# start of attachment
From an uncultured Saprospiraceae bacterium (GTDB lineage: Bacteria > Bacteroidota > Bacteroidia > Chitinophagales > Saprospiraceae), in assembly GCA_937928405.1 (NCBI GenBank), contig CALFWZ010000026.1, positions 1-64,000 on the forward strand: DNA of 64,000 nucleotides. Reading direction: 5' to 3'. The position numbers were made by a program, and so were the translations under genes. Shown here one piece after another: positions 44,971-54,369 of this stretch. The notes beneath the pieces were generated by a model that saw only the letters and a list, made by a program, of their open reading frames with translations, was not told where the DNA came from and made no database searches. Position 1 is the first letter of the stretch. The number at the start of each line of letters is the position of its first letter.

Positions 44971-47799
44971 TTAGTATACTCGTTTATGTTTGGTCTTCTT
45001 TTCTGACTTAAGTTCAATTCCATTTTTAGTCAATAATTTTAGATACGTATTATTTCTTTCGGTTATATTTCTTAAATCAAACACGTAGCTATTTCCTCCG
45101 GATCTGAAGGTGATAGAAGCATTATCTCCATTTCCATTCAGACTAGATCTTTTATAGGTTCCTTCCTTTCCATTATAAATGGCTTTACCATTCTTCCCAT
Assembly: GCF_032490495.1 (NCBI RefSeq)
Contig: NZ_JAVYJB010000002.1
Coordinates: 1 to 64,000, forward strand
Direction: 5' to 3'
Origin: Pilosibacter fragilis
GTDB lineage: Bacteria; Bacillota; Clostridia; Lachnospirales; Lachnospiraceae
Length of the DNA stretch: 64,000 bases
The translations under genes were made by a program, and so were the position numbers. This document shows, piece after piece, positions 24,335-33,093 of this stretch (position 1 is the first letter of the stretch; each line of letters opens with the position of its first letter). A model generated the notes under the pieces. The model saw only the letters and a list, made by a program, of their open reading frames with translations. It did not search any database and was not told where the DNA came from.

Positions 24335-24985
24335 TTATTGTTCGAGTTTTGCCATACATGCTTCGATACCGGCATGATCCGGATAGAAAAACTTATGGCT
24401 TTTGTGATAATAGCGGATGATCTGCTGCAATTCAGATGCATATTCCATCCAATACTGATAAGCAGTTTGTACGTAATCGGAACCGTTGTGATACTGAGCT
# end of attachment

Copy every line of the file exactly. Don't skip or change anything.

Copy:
From an uncultured Saprospiraceae bacterium (GTDB lineage: Bacteria > Bacteroidota > Bacteroidia > Chitinophagales > Saprospiraceae), in assembly GCA_937928405.1 (NCBI GenBank), contig CALFWZ010000026.1, positions 1-64,000 on the forward strand: DNA of 64,000 nucleotides. Reading direction: 5' to 3'. The position numbers were made by a program, and so were the translations under genes. Shown here one piece after another: positions 44,971-54,369 of this stretch. The notes beneath the pieces were generated by a model that saw only the letters and a list, made by a program, of their open reading frames with translations, was not told where the DNA came from and made no database searches. Position 1 is the first letter of the stretch. The number at the start of each line of letters is the position of its first letter.

Positions 44971-47799
44971 TTAGTATACTCGTTTATGTTTGGTCTTCTT
45001 TTCTGACTTAAGTTCAATTCCATTTTTAGTCAATAATTTTAGATACGTATTATTTCTTTCGGTTATATTTCTTAAATCAAACACGTAGCTATTTCCTCCG
45101 GATCTGAAGGTGATAGAAGCATTATCTCCATTTCCATTCAGACTAGATCTTTTATAGGTTCCTTCCTTTCCATTATAAATGGCTTTACCATTCTTCCCAT
Assembly: GCF_032490495.1 (NCBI RefSeq)
Contig: NZ_JAVYJB010000002.1
Coordinates: 1 to 64,000, forward strand
Direction: 5' to 3'
Origin: Pilosibacter fragilis
GTDB lineage: Bacteria; Bacillota; Clostridia; Lachnospirales; Lachnospiraceae
Length of the DNA stretch: 64,000 bases
The translations under genes were made by a program, and so were the position numbers. This document shows, piece after piece, positions 24,335-33,093 of this stretch (position 1 is the first letter of the stretch; each line of letters opens with the position of its first letter). A model generated the notes under the pieces. The model saw only the letters and a list, made by a program, of their open reading frames with translations. It did not search any database and was not told where the DNA came from.

Positions 24335-24985
24335 TTATTGTTCGAGTTTTGCCATACATGCTTCGATACCGGCATGATCCGGATAGAAAAACTTATGGCT
24401 TTTGTGATAATAGCGGATGATCTGCTGCAATTCAGATGCATATTCCATCCAATACTGATAAGCAGTTTGTACGTAATCGGAACCGTTGTGATACTGAGCT